sonyman wrote:The access time of a 7200 rpm HDD is roughly half of that of a 5400 rpm.
Have to but in here. But your statement is incorrect. Seek times on 5400RPM drives are, on average, the same as 7200 drives...same goes for older 4400 RPM drives.
Access times are reduced because the rotational delay is lower.. on a 7200rpm disk the rotational delay is ~4.2 ms, on a 5400RPM it's ~5ms.
with seek times being roughly 9ms, the access time difference between 7200RPM and 5400RPM drives is ~6%.(which doesn't equate to a direct 6% performance boost in desktop use) 13.2ms is obviously not half of 14ms.
What probably matters more is getting a high platter density. Getting 20Gb platters vs getting 60GB platters(such as the WD 2000JB, 1200BB/JB, 60 and 120GB Seagate ATA V's, and IBM 180GXP) is going to make roughly a 62% increase in performance in a typical desktop senerio. This is because the higher density of the 60gb/platter drives offer nearly 3 times the transfer rates of a 20GB/platter drive.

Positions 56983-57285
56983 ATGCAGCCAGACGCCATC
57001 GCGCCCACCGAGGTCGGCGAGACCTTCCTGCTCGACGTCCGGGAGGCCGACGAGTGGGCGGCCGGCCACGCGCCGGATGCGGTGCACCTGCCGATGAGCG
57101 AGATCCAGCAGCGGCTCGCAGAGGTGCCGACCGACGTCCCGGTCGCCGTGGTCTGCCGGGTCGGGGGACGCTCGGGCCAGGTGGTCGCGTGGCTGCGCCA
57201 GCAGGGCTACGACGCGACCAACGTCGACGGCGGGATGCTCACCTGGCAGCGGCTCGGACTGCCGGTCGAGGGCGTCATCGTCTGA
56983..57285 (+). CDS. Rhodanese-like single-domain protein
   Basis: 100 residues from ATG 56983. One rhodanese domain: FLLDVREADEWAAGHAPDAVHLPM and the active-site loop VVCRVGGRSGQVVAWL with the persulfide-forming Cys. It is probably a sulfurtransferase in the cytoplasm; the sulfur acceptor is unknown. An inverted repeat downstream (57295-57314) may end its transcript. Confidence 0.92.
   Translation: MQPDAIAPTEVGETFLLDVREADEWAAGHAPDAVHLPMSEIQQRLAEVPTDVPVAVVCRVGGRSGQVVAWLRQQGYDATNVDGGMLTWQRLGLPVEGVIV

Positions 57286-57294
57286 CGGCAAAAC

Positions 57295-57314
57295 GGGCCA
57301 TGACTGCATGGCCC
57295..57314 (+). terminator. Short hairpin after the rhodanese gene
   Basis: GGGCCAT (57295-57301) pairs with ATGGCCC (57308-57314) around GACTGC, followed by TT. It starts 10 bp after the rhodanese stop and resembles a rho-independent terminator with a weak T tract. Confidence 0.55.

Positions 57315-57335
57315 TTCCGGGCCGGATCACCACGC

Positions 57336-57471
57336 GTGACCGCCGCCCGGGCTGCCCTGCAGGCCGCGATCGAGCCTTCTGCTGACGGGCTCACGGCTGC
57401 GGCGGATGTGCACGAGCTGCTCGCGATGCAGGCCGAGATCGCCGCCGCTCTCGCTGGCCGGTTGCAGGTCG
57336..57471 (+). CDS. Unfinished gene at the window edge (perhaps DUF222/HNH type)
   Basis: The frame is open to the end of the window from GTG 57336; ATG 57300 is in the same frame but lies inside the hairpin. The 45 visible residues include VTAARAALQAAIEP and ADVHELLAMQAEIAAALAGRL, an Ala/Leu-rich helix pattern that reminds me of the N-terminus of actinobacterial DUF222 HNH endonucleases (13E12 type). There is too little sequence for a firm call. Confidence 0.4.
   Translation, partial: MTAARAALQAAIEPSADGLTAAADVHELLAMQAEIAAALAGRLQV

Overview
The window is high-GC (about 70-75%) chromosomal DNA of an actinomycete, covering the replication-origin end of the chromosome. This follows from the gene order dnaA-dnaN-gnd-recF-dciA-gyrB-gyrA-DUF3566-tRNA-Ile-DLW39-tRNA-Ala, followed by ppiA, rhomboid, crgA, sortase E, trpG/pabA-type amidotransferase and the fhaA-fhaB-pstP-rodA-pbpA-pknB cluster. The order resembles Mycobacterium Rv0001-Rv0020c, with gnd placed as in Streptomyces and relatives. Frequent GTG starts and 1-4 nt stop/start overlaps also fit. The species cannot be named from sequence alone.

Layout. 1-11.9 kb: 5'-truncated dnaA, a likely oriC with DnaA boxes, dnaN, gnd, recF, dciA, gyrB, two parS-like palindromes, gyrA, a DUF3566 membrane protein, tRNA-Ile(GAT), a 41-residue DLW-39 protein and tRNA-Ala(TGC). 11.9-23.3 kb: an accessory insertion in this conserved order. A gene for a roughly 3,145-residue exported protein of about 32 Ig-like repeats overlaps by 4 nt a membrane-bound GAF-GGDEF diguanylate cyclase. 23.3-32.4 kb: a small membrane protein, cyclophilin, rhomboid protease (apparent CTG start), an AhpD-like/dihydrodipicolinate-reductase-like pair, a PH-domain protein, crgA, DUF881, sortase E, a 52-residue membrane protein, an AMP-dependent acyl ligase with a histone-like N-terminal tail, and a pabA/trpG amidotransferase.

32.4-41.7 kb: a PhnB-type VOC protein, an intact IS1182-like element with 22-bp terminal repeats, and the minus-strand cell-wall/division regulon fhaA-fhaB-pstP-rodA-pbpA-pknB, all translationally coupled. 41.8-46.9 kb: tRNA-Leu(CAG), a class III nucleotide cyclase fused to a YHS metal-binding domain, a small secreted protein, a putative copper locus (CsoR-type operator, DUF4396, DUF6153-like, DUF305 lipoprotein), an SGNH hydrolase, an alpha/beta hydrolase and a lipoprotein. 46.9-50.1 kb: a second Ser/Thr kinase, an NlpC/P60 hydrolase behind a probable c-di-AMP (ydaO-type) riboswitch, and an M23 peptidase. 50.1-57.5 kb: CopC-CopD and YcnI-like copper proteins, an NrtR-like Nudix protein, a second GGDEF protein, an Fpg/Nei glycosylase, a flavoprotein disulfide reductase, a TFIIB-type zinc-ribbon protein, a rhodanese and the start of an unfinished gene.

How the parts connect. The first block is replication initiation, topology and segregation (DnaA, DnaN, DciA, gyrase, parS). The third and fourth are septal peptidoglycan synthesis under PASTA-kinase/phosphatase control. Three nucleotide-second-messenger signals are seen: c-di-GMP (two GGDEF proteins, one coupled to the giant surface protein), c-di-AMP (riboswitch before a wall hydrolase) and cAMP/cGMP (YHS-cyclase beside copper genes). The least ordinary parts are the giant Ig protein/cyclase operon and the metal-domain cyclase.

It should also be noted that the real reason for getting a 7200RPM drive in desktop use is because of the higher transfer rates you can achieve with the same density disks... going to 7200RPM will give you an ~33% increase in transfer rates. This is aproximately the same performance boost you get by going from 20GB to 33GB platters.
20GB/platter drives are definately on the way out, but there are still some around... most IDE drives you will see are using 33, 40, or 60Gb platters. Knowing which ones are which will give you a good performance boost(probably about as much as going to a drive that uses an 8bm cache as opposed to a 2mb one)
My advice to you is to get the drive with the largest buffer and platter density in your price range that meets your capacity requirements. For most people in this forum I would guess this would be the Western digital 800JB, 1000JB, 1200JB and IBM 180GXP in 60/120GB.